Nvidia announced today a family of GPU-powered computing products that promise to transform today's workstations into "personal supercomputers."
The new Tesla computer family promise to offer high-performance computing in fields like the geosciences, molecular biology, and medical diagnostics.
The new computers are powered by the Tesla GPU Computing Processor, a dedicated computing board that scales to multiple Tesla GPUs inside a single PC or workstation. The Tesla GPU features 128 parallel processors, and delivers up to 518 gigaflops of parallel computation. The GPU Computing processor can be used in existing systems partnered with high-performance CPUs.
Nvidia showcased the Tesla Deskside Supercomputer, a scalable computing system that includes two NVIDIA Tesla GPUs and attaches to a PC or workstation through a PCI-Express connection. Multiple deskside systems can be connected to a standard PC or workstation delivering up to 8 teraflops of compute power to the desktop.
In addition, NVidia announced the NVIDIA Tesla GPU Computing Server, a 1U server housing up to eight NVIDIA Tesla GPUs, containing more than 1000 parallel processors that add teraflops of parallel processing to clusters. The Tesla GPU Server is the first server system of its kind to bring GPU computing to the datacenter.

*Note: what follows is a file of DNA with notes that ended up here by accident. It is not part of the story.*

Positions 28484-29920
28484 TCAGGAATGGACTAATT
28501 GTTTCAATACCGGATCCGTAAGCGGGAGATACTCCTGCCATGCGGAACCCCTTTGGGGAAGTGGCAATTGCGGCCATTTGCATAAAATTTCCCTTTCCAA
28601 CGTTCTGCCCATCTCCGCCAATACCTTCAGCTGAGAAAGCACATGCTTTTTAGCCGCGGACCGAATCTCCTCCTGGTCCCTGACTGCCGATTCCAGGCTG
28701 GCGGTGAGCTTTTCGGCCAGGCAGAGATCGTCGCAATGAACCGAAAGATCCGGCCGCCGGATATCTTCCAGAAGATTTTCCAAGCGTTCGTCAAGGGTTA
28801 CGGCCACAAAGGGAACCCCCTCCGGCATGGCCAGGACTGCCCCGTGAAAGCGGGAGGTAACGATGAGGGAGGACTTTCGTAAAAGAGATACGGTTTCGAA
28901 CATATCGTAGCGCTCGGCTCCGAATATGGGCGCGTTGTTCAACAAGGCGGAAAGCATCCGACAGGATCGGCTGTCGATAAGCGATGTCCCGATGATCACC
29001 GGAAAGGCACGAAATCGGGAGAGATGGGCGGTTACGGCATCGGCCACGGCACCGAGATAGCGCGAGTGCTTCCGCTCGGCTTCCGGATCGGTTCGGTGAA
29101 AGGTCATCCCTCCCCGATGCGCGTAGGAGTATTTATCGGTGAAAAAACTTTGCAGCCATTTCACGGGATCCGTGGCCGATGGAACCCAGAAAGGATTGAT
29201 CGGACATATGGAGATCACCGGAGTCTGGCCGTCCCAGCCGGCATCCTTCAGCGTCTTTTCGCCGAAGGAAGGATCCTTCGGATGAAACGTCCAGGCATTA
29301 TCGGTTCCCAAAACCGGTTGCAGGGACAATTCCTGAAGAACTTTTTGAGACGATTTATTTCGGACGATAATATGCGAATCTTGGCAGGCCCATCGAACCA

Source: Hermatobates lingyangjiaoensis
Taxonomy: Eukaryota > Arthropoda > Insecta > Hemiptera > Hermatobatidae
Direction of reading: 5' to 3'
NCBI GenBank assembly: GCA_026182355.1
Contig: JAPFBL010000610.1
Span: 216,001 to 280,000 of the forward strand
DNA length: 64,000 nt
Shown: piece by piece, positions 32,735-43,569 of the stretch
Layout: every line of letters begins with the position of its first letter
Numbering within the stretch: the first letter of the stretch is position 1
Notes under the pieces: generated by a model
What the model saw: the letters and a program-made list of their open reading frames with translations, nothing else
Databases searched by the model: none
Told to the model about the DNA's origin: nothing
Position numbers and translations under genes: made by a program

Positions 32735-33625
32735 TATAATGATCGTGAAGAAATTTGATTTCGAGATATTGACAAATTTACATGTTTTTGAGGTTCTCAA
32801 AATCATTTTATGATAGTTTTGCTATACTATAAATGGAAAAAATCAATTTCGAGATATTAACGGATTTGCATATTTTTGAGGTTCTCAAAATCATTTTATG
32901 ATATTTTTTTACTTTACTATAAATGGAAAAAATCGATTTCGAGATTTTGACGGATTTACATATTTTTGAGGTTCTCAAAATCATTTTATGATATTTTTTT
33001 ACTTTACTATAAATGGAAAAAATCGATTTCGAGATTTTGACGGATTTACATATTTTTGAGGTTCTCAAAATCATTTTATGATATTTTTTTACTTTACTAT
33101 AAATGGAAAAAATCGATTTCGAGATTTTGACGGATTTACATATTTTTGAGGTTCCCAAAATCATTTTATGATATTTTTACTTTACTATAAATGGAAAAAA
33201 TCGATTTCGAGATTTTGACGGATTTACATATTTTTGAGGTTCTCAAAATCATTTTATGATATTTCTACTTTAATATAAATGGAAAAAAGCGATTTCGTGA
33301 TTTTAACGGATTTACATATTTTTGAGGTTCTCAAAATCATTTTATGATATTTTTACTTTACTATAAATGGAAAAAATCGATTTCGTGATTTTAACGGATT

Computing on NVIDIA Tesla is available to software developers through NVIDIA's CUDA software development solution, the company's C-language development environment for the GPU. Programs written with CUDA and run on Tesla are able to process thousands of threads simultaneously, providing high computational throughput to enable the GPU to quickly solve complex, computational problems. The NVIDIA CUDA development environment is currently supported on the Linux and Microsoft Windows XP operating systems.
"Today's science is no longer confined to the laboratory; scientists employ computer simulations before a single physical experiment is performed. This fundamental transition to computational methods is forging a new path for discoveries in science and engineering," said Jen-Hsun Huang, president and CEO of NVIDIA. "By dramatically reducing computation times, in some cases from weeks to hours, NVIDIA Tesla represents the single most significant disruption the high-performance computing industry has seen since Cray 1's introduction of vector processing."
The first Tesla units are scheduled to go on sale this August.
For more information and pricing details visit www.nvidia.com/tesla.